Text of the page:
We need to invest in both. The hard science of elucidating disease pathophysiology leads to the preventive measures. That said, balance in resource allocation is needed.  The development of effective wellness promotion tools and the understanding and mitigation of the social determinants of health represent huge opportunities for American biomedical research.   Effective community engaged research can inform this agenda.  In the the future, the elucidation of key gene x environment interactions could bring important insight which will make precision medicine applicable to population health, and guide population-based interventions.

What do you think is the biggest challenge facing physicians today?
Finding the right niche which affords professional fulfillment and work-life balance.

There are many opportunities in medicine today, including more leadership roles for physicians in different healthcare settings-much more than several decades ago.  These are good things.   However, this must be tempered by uncertainty brought on by seismic changes in American healthcare, including the consolidation of health systems, insurance carriers, and the increasing regulatory burden of government sponsors.  This adds a new level of complexity to the process of choosing a career path.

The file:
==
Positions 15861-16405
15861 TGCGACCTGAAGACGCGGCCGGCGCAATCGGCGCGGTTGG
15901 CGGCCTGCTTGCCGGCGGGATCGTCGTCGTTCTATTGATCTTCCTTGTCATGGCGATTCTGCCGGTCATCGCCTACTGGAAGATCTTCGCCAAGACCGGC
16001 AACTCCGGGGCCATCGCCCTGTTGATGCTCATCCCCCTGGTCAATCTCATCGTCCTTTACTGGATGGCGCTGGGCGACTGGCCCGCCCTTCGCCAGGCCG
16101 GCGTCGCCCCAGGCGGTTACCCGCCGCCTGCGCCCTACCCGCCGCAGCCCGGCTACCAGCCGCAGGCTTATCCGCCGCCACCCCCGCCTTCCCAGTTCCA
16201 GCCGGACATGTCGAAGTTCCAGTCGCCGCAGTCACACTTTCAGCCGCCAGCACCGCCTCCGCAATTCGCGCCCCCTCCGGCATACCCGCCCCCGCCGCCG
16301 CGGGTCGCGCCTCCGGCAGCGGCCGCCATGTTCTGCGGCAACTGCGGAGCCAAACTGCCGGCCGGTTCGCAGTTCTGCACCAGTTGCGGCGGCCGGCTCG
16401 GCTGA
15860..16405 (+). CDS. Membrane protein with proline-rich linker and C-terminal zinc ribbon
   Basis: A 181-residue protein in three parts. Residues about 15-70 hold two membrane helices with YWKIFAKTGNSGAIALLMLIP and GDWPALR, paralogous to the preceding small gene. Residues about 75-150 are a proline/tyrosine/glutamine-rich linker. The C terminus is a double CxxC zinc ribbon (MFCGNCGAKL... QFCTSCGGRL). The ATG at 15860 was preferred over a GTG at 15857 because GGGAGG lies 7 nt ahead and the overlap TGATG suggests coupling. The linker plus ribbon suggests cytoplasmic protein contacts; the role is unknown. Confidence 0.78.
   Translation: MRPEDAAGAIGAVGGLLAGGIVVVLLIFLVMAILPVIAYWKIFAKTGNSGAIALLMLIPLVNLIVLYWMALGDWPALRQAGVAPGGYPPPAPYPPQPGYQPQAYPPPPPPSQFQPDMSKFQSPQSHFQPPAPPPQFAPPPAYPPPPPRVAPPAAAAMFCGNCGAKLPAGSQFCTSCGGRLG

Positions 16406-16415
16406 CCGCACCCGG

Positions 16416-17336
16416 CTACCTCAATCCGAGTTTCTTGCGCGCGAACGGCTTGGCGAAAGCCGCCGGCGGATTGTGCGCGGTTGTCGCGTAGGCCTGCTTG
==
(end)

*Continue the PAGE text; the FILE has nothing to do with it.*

What are most the important facets of an undergraduate’s application to medical school from an admissions perspective?
A steadfast commitment to the improvement of the health of all people, dedication to lifelong learning, leadership and communication skills.

How do you foresee medical education changing in the next few years?
Continued expansion of the use of simulation and inter-professional education.  The establishment of Entrustable Professional Activities for UME that are linked seamlessly to those in GME.